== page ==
Automatic Facial Expression Recognition for Intelligent Tutoring

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					     Automatic Facial Expression Recognition for Intelligent Tutoring Systems

                          Jacob Whitehill, Marian Bartlett, and Javier Movellan
                                    Machine Perception Laboratory
                                 University of California, San Diego
                    {jake, movellan},

                         Abstract                                    frustration, confusion, and even boredom could potentially
                                                                     be avoided. Such feedback is particularly useful for auto-
   This project explores the idea of facial expression for au-       mated tutoring systems. For example, an interactive tutor-
tomated feedback in teaching. We show how automatic real-            ing system could dynamically adjust the speed of the in-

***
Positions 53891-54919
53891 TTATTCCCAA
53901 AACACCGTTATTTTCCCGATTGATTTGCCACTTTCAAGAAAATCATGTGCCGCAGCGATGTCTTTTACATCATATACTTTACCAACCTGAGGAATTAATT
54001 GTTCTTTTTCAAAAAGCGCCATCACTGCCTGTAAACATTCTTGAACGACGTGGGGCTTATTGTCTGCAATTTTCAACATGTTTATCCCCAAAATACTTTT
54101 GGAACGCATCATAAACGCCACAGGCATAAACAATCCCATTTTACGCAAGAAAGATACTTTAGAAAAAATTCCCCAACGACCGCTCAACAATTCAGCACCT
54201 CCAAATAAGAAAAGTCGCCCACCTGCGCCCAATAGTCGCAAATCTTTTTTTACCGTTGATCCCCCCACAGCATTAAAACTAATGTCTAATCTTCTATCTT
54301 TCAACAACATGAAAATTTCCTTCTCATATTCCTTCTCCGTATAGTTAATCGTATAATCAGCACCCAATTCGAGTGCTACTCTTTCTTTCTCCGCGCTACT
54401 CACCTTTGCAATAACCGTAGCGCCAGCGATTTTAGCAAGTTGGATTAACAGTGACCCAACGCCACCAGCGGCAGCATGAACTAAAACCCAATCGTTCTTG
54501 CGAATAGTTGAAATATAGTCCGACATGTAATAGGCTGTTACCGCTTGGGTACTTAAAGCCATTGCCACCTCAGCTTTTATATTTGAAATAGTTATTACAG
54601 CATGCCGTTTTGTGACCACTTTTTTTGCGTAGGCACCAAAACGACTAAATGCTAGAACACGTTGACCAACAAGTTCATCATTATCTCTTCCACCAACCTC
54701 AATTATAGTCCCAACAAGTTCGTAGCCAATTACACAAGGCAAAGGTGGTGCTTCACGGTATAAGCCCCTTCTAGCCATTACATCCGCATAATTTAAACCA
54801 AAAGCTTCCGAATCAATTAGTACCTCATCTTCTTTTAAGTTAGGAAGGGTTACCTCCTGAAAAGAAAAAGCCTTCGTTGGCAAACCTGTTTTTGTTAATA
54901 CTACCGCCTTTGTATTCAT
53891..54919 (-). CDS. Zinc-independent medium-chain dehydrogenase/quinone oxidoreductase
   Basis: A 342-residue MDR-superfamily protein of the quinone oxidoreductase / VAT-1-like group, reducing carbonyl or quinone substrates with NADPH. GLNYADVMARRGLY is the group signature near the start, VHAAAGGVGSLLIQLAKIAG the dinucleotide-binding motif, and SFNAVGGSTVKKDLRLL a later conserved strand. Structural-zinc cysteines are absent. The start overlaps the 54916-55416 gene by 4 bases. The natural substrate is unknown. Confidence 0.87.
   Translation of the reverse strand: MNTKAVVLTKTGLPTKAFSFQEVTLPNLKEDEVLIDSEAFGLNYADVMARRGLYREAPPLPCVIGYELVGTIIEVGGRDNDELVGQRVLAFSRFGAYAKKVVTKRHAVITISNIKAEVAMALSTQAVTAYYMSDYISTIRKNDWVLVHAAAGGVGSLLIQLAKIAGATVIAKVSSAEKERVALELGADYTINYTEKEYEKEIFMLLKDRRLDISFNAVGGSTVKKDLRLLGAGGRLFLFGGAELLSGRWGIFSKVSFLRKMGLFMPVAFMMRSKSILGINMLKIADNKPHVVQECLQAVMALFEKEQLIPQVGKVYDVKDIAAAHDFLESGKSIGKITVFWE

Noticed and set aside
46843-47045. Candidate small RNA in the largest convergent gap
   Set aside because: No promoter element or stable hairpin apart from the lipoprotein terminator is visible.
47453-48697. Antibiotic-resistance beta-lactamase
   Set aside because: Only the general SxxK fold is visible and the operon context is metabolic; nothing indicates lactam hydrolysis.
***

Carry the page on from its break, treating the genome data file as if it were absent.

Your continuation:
time facial expression recognition can be effectively used           struction to increase when the student’s understanding is
to estimate the difficulty level, as perceived by an individ-         solid and to slow down during an unfamiliar topic.
ual student, of a delivered lecture. We also show that fa-               In this paper we explore one such kind of feedback sig-
cial expression is predictive of an individual student’s pre-        nal based on automatic recognition of a student’s facial ex-
ferred rate of curriculum presentation at each moment in             pression. Recent advances in the fields of pattern recogni-